Alphabet arcs help children learn the sequence of letters in the alphabet. Given a set of letters of the alphabet, students place them sequentially along the arc. Students can say the sound of each letter as they place them along the arc to reinforce their phonics skills. An Alphabet Arc template can be found in the resources / tools section.
Alphabet mats help children learn the names of letters in the alphabet. Students use sets of letter manipulatives and place individual letters on the matching letter of the alphabet mat. At first, a few letters are introduced and practiced. When students become proficient with those, new letters are added. To reinforce phonics skills, have the student say the letter sound as they are placed on the mat.
The Word Building and Blending strategy helps students practice building words. During the lesson, each child is provided with a set of letter cards made up of previously taught letter-sound correspondences (e.g., l, t, a, p, s, n). Students are directed to make additional words by changing one letter of the word at a time.
Manipulatives (round disks, counters, or markers) are used by students as they count or mark individual sounds of words said aloud. A marker is moved for each sound they hear in a word. This can be done along a drawn line on paper, a white board, or magnetic board. After moving the markers and saying the sounds, the students use a finger to move from left to right below the markers and say the word.
Sorting words is a strategy that helps students to read and spell new words and compare new words to known words. With this strategy, they can also consider how some words could be changed to make new words and focus on spelling patterns.
Students are directed to look for words with previously learned letter sounds, spelling or syllable patterns, or word parts in various materials such as magazines and newspapers. They can also search for words around the classroom and school. Once found, the words are recorded in journals or on a chart. A template for a Word Hunt Journal page can be found in the resources / tools section.
Provide manipulatives to students in order to make the concept of phoneme blending and segmentation concrete by using letters to form words that are familiar to the students. Once students learn a word well, their familiarity with the word can serve as a starting point for learning new words and for reinforcing letter-sound knowledge. Opportunities should be provided for students to decode (read) and encode (spell) words at the onset-rime and phoneme levels. Word work should also include nonsense words and challenge words (Florida Reading Initiative, 2005).
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Another useful word study strategy involves using structural analysis to help students analyze or break words down into parts to help them decode and spell unfamiliar words.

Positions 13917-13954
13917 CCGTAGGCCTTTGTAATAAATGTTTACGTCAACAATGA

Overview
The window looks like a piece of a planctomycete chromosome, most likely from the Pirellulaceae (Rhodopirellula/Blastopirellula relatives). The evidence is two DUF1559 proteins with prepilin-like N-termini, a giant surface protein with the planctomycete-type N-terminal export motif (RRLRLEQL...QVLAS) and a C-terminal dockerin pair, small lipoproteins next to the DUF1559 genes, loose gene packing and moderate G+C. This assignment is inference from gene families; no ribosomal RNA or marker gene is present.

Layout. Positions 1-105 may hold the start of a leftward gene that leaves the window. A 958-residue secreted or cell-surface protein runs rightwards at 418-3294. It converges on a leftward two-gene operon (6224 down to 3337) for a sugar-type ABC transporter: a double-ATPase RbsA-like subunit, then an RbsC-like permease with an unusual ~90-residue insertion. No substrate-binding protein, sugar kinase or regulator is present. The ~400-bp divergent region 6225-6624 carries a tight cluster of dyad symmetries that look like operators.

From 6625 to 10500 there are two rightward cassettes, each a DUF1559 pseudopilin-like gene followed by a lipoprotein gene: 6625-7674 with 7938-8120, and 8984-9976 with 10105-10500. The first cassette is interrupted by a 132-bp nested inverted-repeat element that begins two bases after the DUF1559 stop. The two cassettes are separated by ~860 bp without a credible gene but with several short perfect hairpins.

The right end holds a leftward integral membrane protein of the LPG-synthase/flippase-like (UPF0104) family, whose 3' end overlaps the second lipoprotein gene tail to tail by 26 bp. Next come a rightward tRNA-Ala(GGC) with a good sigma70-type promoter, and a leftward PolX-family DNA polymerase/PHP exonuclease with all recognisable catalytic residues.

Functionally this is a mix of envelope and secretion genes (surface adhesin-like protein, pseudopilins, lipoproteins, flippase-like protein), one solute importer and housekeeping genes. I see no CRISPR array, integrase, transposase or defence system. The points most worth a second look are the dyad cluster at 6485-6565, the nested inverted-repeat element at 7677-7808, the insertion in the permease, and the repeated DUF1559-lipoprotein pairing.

- Instruction in root words, common prefixes, frequently used suffixes, and inflectional endings that can be pronounced differently (e.g., -ed in played, talked, planted) is beneficial to struggling readers who are often overwhelmed by longer words.
- Teachers can model for students by breaking down longer words such as independent. They can remove the prefix and suffix to read the root word depend, and then add the smaller parts together to read the whole word.
(Moats, 1995/2000; National Institute for Literacy, 2001; Templeton & Morris, 2000)
The ability to decode multisyllable words does not rely on the ability to apply rules as much as it does the ability to identify vowel sounds in a word. Each syllable contains one vowel sound. Consequently, the location of vowels enables students to take two important steps: (1) identify the chunks (usually syllables) and (2) identify the vowel phoneme, the main carrier of sound in a chunk. Usually, the decoding of multisyllable words will be accomplished through three steps described below:
Step 1: Identify recognizable chunks.
Chunks are usually syllables, a single vowel sound accompanied by a consonant or consonants. As students read more, they learn to recognize chunks like pre, in, ing and lion automatically. Chunks found at the ending of words (e.g., ed, s, ly) are found easily and can be read first.
Step 2: Identify the appropriate vowel phoneme.
First, use spelling cues, and try the most common sounds for the vowel or the vowel combination (ai, ow, ow, oo ). As students read more, they learn to recognize how chunks resemble other words or chunks that occur in known words. (Example: the word finish contains a chunk that looks like pin and a chunk that looks like dish.)
Step 3: Blend the chunks together and recognize the word.
Don't worry if the pronunciation is not quite right the first time. Usually a similar pronunciation is enough to trigger a known word, especially when the word is found in context. (Wagon may be read as "wag" "on" initially, but that pronunciation sounds close enough to the word wagon that it is usually recognized, especially in the context of a sentence or story.) As students read more, they learn how to deal with stressed and unstressed syllables.